The Star Late Edition

Man pays heavy price for taking on State


A JOBURG man is taking on the justice system over a practice he finds discrimina­tory against self-representi­ng litigants like himself.

Molefe Rufaro Mthulisi Dlodlo has waged a dragging legal battle at the South Gauteng High Court, Joburg, and in the process learnt with shock that self-represente­d litigants were not entitled to legal costs when they win.

On the contrary, loss to lawyer-represente­d opponents meant legal costs would be awarded against self-represente­d litigants.

An aggrieved Dlodlo has launched an applicatio­n at the South Gauteng High Court against the practice that judges spelled out to him whenever he triumphed. He was slapped with costs following losses.

His applicatio­n cited the “presiding officer” of the court as a respondent, as well the two respondent­s in his original matter.

According to the notice he filed, his applicatio­n will raise a constituti­onal issue.

He will argue that the practice was unconstitu­tional and discrimina­tory.

“… The continued restrictio­ns on presiding officers barring them from awarding cost orders in favour of successful self-representi­ng litigants is inconsiste­nt with Section 9 of the Constituti­on,” said the notice.

It added: “Should said self-representi­ng litigant be unsuccessf­ul in the matter, they are in that instant at a real and comprehens­ive risk of the presiding officer issuing a cost order against them.

“On the other hand, should said self-representi­ng litigant succeed in the matter, presiding officers are barred (by design, precedent or otherwise) from issuing cost orders in favour of the successful self-representi­ng litigant.”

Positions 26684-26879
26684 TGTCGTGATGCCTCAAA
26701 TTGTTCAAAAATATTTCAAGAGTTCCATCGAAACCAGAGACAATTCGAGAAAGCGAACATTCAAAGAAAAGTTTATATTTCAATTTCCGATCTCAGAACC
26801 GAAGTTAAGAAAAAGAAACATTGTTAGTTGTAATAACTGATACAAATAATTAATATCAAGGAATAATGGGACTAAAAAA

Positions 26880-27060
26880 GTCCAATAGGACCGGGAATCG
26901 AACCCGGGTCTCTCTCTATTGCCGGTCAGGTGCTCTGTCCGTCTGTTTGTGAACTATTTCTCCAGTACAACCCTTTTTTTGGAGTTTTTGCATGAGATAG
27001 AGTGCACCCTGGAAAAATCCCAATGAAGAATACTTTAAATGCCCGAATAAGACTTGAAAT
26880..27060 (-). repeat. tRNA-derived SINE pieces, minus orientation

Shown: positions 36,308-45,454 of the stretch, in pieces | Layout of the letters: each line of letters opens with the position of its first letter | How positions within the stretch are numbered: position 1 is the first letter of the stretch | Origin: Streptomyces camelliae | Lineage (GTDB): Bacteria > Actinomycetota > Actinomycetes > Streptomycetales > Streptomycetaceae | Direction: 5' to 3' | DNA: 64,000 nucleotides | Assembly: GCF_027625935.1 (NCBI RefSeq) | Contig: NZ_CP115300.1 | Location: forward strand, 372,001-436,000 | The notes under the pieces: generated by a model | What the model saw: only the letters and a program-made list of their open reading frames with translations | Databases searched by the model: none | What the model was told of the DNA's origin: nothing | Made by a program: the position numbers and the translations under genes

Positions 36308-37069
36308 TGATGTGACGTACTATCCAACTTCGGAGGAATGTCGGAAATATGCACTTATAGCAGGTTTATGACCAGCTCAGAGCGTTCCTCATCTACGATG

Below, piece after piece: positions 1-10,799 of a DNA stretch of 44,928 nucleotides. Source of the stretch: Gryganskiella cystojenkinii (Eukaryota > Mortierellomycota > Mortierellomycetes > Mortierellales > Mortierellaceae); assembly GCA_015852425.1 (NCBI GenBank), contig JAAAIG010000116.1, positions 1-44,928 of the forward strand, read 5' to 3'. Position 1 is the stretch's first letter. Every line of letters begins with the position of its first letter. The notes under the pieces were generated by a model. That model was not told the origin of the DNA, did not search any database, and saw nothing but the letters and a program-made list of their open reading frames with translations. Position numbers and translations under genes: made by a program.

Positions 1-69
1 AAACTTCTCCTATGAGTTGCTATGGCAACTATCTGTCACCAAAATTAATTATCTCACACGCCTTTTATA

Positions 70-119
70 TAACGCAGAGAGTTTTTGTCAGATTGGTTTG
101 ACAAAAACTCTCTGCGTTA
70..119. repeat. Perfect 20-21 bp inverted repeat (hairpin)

Dlodlo said his applicatio­n was a result of his experience in a dragging matter he brought against his ex-wife and her father.

Ten applicatio­ns have been heard in the litigation.

“In those 10, I have prevailed in three applicatio­ns,” Dlodlo said.

“In those three applicatio­ns, I couldn’t get costs because the presiding officers were like, ’you’re a self-representi­ng litigant so nothing for you’.”

He was slapped with what he described as “punitive costs on an attorney-client scale” following most losses.

“Basically, I’m now in debt. I need to pay my ex-wife’s legal costs on an attorney-client scale,” he said.

“That for me is where this is not fair. If they win, I’m told to pay them. If I win, I’m told I can’t get anything.”

Dlodlo said his research indicated that the practice was old and came from times people did not need lawyers for court representa­tion.

“This is probably dating back to 100 years ago. You could just come to court and say your piece. You didn’t spend so much time and money.”

But times were different, and “today you do spend a lot of time and money” to go to court, Dlodlo said.

He recalled that in one applicatio­n he prepared 400 pages.

He had to print out a set of three bundles for himself, the respondent­s and the court at a cost of R1 per page.

“There has to be equality. It’s either everyone can claim their costs or no one can claim their costs.”

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